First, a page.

“There is something you can do, Lai,” he said. “Introduce Miss Stella to Teddy Everton, he will take her about, and—and fill up her odd moments. Also will you make up that yachting party we thought out last week and invite him and her ?”
“But, dear boy,” Mrs. Vanderhyde looked surprised, “I thought you were ePris there?”
“Not at all, not at all, only a mutually arranged entertaining society, nothing more.”
“Why, I’m sorry,” and her face expressed the disappointment she felt. “I did think—and she’s such a charming girl, dear !”
“I know all about it, Lal ; but it’s no use. We’ve met heaps of charming girls ! With pretty gowns and things to amuse them they will always remain ‘charming.’ But, Lal, I’ll be better —of some use, perhaps, with something more. .Dear, don’t ask me. And Lal, I am not going on the yacht this trip. Count me out, but don’t let on to anybody till the last. day, I don’t want to be questioned.”
He looked so childish with his brown eyes, pleading from under the white bandages covering his forehead, that his adoring sister, astonished though she felt, could only bend over and kiss him tenderly. There was something so pathetic about this strong man laid low.
“All right, old boy. You may reckon on me, you know. You have your reasons I guess and I wish you luck ! Good-by,”—as she moved away. “Be good and do what Nurse tells you,” and she laughed at his answering grimace.
But she did as she had been requested, and Teddy Everton from that evening forth became Stella’s devoted attendant.
Stella herself proved not averse to his attentions, town was getting empty and things were dnll ; but she had made up her mind to being Mrs. Howard Carlton, and redoubled her efforts to charm and amuse the invalid in every possible spare moment. The opportunities were hers, Gwen was away, Carlton could not anyhow have met her more than three. times, there was all the yachting tour to look forward to in his company—he would forget if she, Stella, made herself indispensable to him. In that, however, she was wrong. A man worth counting never values the too easily attainable ! Moreover this was a man who, rarely influenced, did not easily forget. To him, Gwen’s spirit alone filled all space ; into a future without her he could
not look ; so it was possible he never even noticed 1he attention and care by which he was surrounded.
So day after day went by till convalescence was reached, then strength regained, and the invalid forgot his pains in plans and preparations for the yachting party—and something else which in odd moments would make him pause, gazing into space with desperate longing, or smiling little smiles which surely had some serious meaning !
And so Stella did not know she was wrong until the night before the yachting party was to .sail.
She was one of a few guests at dinner to celebrate the invalid’s recovery at Mrs. Vanderhyde’s charming apartment on Riverside Drive, and the word had gone forth that Howard Carlton, though requiring, as he most evidently did, the rest and change some weeks on the sea could give, had decided to remain on shore !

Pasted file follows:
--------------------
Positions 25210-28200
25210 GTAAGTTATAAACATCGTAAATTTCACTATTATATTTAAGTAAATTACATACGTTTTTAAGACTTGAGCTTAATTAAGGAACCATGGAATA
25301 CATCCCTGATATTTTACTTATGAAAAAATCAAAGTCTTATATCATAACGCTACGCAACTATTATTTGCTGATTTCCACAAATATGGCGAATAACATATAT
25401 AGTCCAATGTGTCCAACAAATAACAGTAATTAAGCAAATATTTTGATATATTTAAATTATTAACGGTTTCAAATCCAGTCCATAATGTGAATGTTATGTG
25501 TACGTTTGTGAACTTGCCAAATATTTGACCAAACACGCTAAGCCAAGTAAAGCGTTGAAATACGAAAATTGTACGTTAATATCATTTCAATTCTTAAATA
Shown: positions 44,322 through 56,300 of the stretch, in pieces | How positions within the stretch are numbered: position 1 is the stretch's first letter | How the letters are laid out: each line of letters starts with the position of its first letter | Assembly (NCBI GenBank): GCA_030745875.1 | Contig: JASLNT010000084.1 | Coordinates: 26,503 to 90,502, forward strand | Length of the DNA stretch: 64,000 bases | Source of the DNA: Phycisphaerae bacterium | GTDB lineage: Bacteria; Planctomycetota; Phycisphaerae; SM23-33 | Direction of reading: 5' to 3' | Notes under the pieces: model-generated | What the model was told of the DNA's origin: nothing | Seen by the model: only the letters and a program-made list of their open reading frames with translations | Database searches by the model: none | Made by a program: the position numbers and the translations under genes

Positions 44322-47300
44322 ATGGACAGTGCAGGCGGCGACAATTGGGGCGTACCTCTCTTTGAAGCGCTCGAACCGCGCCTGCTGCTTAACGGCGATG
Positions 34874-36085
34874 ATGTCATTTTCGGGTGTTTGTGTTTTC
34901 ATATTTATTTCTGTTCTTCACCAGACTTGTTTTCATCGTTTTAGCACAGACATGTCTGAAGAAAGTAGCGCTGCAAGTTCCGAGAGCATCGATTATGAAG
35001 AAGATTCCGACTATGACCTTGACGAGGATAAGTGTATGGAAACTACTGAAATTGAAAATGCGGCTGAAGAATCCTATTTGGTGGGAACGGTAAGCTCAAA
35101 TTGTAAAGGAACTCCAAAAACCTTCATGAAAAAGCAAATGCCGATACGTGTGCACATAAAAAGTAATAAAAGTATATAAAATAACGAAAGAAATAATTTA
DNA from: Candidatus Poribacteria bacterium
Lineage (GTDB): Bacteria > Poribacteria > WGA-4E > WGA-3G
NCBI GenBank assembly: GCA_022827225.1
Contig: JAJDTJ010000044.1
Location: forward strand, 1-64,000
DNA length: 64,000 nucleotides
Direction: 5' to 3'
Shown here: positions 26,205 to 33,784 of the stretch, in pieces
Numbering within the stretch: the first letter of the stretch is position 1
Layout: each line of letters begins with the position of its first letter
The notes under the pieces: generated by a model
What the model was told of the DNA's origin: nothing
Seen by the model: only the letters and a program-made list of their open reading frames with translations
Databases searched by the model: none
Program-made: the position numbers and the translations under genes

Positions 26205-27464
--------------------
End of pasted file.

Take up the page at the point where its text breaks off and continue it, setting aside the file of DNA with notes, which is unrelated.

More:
Stella had hidden her disappointment and mortification cleverly at first; but later in the evening as she stood apart from the others, looking down from the wide window across the moonlit river, she had to bite her lips, to keep the temper down.
“Miss Rankin,” Howard Carlton stood beside • her, “or Stella, if I may ? Will you do me the great favor to write me down Miss Allison’s present address? There is a desk with ready materials just at your elbow. -I am booked for a motor trip and intend going that—Miss Allison’s way.”
So he did not even know where Gwen was! Gwen had been faithful to her friend in that at least.
Stella wished she could have spoken as she sat down at the little davenport and drew out an envelope ; but the abruptness of his move disconcerted her. She wished he had not come to her just at that moment when tears were so ready to fall !
However, he was not looking her way, his eyes were fixed now across the moonlit water, and their serious wistful expression suddenly melted the anger which had risen in her breast.
“Mr. Carlton, Howard, if I may,” she lifted her eyebrows humorously and the tears dried themselves, “if I put a note in this envelope will you give it to Gwen with your own hands?”
HOWARD CARLTON wrote a note on his own
account that night, and Gwen, receiving it two mornings after, nearly fainted over the breakfast table. What he said was surely enough to make many a stronger woman faint.
“A Primitive Man will call for you in an automobile between five and six o’clock on Thursday afternoon. He will carry a special license—not for the car—and will be glad if you will prepare to continue the journey with him on the follow-
“HOWARD RAYMOND CARLTON.”
This was Thursday morning.
When afternoon came she waited in her softest white lace gown to receive him. How she tortured herself as she paced the long drawing-room in an agony of yearning for his voice, his touch !
Suppose he didn’t understand. Suppose he—
There was a sound of a car coming up the drive. “If he kisses me–it will kill me !” she thought in her madness—but it didn’t.
The butler threw open the door, spoke his name, and softly withdrew. Howard Carlton stood for a moment gazing at her. It was some time later that he drew a letter from his pocket and handed it to her. It was from Stella and she read :
“You may have him ! I am going to join a Suffrage Society—to learn your ‘little ways.’